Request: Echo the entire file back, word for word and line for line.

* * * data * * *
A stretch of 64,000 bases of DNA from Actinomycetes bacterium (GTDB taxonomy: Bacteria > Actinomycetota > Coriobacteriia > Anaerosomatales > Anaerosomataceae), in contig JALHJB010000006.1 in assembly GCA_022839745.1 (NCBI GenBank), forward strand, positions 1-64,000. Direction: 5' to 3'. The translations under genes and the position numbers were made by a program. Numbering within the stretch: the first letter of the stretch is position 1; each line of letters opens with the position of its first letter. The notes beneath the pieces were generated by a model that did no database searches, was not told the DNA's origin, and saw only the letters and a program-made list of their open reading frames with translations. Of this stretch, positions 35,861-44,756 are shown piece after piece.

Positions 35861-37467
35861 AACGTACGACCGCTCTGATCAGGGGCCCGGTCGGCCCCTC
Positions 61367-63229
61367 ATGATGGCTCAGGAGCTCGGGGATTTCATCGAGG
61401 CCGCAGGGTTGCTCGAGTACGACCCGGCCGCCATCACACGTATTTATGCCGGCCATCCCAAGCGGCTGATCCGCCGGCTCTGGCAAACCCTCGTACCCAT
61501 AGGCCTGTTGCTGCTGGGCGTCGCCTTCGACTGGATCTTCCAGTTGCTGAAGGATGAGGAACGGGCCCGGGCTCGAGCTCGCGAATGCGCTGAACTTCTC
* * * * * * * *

A stretch of 64,000 bases of DNA from Actinomycetes bacterium (GTDB taxonomy: Bacteria > Actinomycetota > Coriobacteriia > Anaerosomatales > Anaerosomataceae), in contig JALHJB010000006.1 in assembly GCA_022839745.1 (NCBI GenBank), forward strand, positions 1-64,000. Direction: 5' to 3'. The translations under genes and the position numbers were made by a program. Numbering within the stretch: the first letter of the stretch is position 1; each line of letters opens with the position of its first letter. The notes beneath the pieces were generated by a model that did no database searches, was not told the DNA's origin, and saw only the letters and a program-made list of their open reading frames with translations. Of this stretch, positions 35,861-44,756 are shown piece after piece.

Positions 35861-37467
35861 AACGTACGACCGCTCTGATCAGGGGCCCGGTCGGCCCCTC
Positions 61367-63229
61367 ATGATGGCTCAGGAGCTCGGGGATTTCATCGAGG
61401 CCGCAGGGTTGCTCGAGTACGACCCGGCCGCCATCACACGTATTTATGCCGGCCATCCCAAGCGGCTGATCCGCCGGCTCTGGCAAACCCTCGTACCCAT
61501 AGGCCTGTTGCTGCTGGGCGTCGCCTTCGACTGGATCTTCCAGTTGCTGAAGGATGAGGAACGGGCCCGGGCTCGAGCTCGCGAATGCGCTGAACTTCTC